Moving on to No. 2, neither their pay nor how they are paid are public knowledge, so we cannot say whether they are paid for hours worked; nor do we know the pay disparity between the most and least popular members. But it’s hard to imagine entertainment work being paid by the hour: It can take a whole day to shoot one scene of a TV drama or movie, or taping may go more smoothly and finish earlier than expected. Dates and venues are, in a sense, mere formalities. We could compare pay if there was a clear timetable that applied to all the entertainers, but usually this is not the case.
For criterion 3, it is clear that AKB group members perform and offer handshakes under the orders of management, meaning individual theater management and franchise creator and music producer Yasushi Akimoto. This means that each member has no freedom or discretion to choose their work, and must be at certain places and times. I believe this means that both popular and not-so-popular members would have a strong case for claiming rōdōsha status.
AKB group members are perpetually embroiled in intense competition, vying for rank and center stage. They switch position in a manner similar to how workers are transferred, they are demoted from regular members to “trainees,” and management always makes sure to pit them against each other to add a competitive edge to the whole experience.
A look at this system reminds me of the predicament of ordinary workers at a company. Perhaps fans who work at ordinary companies project their feelings onto the members of AKB, who are treated similarly to company employees.
From the above, I think it is clear that AKB members would and must be recognized as rōdōsha. Although some factors, such as their fame and method of payment, may dilute the rōdōsha status of the members, the fact that they work under orders and are held to schedules they are not free to choose suggests that they are employees, even if they have no formal employment contract. And since they are rōdōsha, their right to workers’ comp should also be recognized.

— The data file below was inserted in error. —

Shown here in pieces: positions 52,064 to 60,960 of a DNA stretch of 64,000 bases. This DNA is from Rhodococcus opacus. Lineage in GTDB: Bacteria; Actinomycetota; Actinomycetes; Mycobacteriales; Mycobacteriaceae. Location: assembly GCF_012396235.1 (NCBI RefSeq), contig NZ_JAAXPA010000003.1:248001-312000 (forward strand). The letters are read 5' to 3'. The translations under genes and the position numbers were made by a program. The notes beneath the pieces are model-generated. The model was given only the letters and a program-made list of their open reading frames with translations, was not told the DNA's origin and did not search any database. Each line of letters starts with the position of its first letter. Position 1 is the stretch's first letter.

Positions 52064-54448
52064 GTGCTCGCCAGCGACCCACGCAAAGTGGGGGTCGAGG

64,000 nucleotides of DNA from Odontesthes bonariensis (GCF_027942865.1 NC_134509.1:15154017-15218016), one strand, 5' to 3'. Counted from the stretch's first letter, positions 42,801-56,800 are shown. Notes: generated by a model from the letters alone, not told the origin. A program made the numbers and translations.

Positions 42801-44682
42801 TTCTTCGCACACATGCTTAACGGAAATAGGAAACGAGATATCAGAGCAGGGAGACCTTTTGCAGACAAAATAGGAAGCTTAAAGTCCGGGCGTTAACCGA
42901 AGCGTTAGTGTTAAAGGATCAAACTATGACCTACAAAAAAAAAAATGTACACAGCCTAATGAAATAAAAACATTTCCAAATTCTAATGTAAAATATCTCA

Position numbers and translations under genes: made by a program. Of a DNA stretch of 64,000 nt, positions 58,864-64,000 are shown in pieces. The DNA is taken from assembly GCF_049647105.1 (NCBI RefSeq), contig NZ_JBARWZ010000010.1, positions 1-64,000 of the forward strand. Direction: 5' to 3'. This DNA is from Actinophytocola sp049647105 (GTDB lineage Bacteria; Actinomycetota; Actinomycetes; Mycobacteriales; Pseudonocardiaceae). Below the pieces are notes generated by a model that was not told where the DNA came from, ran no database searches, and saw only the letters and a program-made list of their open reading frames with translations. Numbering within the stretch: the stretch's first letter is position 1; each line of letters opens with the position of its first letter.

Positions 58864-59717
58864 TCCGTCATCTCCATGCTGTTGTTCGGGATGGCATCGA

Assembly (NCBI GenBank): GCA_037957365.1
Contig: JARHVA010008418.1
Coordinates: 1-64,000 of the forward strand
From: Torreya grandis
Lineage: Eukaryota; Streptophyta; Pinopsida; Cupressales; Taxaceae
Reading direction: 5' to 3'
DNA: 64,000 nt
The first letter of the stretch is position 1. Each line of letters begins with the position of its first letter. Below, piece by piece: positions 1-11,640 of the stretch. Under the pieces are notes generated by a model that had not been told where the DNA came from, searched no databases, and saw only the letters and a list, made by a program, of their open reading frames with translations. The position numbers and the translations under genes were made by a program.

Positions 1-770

Finally, it perturbs me that Akimoto, effectively the chief executive, has made no comment on the attack. AKB members themselves have blogged and tweeted that they don’t want to let the incident threaten their interaction with their fans, and that they want to continue the handshake events.
Not one naysayer, not one sulk or suggestion of self-pity, not a single negative tweet, not a single “let’s lay off for a bit and retrench” has leaked out from the AKB48 members since the violent incident, but it’s hard to imagine that this brutal attack didn’t horrify and terrify the girls. I can only venture a guess that perhaps they are under orders to stay positive in the wake of the attacks: under orders — like workers.
In January 2013 I penned a Labor Pains column about the weak position of AKB members and how their only hope for negotiating from a position of parity with management would be to unionize. It’s hard not to come to the same conclusion again today.
Hifumi Okunuki teaches at Sagami Women’s University and serves as executive president of Tozen Union (Zenkoku Ippan Tokyo General Union). She can be reached at firstname.lastname@example.org. On the second Thursday of each month, Hifumi looks at cases in Japan’s legal history to illustrate important principles in labor law. This month’s column has been rescheduled due to a World Cup special on Thursday. Your comments and story ideas: email@example.com